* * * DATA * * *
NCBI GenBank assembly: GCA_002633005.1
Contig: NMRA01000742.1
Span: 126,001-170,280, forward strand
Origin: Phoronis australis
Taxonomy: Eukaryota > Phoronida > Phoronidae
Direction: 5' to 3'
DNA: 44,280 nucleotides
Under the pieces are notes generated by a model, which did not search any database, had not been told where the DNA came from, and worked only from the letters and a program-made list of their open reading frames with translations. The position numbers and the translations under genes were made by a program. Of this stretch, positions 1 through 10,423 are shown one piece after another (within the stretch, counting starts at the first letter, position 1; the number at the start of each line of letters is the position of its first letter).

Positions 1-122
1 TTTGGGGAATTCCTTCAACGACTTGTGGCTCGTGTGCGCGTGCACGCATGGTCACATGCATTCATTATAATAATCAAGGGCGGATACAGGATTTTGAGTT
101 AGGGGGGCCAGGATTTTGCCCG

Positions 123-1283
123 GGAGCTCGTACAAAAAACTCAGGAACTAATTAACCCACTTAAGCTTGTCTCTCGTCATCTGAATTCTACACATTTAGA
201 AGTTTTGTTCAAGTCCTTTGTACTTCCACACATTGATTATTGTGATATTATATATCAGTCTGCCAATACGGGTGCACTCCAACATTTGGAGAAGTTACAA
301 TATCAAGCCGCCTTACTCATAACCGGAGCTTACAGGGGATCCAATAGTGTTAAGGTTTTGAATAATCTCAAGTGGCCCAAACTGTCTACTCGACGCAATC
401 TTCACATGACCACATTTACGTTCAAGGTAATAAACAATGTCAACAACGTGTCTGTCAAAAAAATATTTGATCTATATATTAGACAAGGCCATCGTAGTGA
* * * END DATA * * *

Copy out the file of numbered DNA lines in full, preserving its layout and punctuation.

NCBI GenBank assembly: GCA_002633005.1
Contig: NMRA01000742.1
Span: 126,001-170,280, forward strand
Origin: Phoronis australis
Taxonomy: Eukaryota > Phoronida > Phoronidae
Direction: 5' to 3'
DNA: 44,280 nucleotides
Under the pieces are notes generated by a model, which did not search any database, had not been told where the DNA came from, and worked only from the letters and a program-made list of their open reading frames with translations. The position numbers and the translations under genes were made by a program. Of this stretch, positions 1 through 10,423 are shown one piece after another (within the stretch, counting starts at the first letter, position 1; the number at the start of each line of letters is the position of its first letter).

Positions 1-122
1 TTTGGGGAATTCCTTCAACGACTTGTGGCTCGTGTGCGCGTGCACGCATGGTCACATGCATTCATTATAATAATCAAGGGCGGATACAGGATTTTGAGTT
101 AGGGGGGCCAGGATTTTGCCCG

Positions 123-1283
123 GGAGCTCGTACAAAAAACTCAGGAACTAATTAACCCACTTAAGCTTGTCTCTCGTCATCTGAATTCTACACATTTAGA
201 AGTTTTGTTCAAGTCCTTTGTACTTCCACACATTGATTATTGTGATATTATATATCAGTCTGCCAATACGGGTGCACTCCAACATTTGGAGAAGTTACAA
301 TATCAAGCCGCCTTACTCATAACCGGAGCTTACAGGGGATCCAATAGTGTTAAGGTTTTGAATAATCTCAAGTGGCCCAAACTGTCTACTCGACGCAATC
401 TTCACATGACCACATTTACGTTCAAGGTAATAAACAATGTCAACAACGTGTCTGTCAAAAAAATATTTGATCTATATATTAGACAAGGCCATCGTAGTGA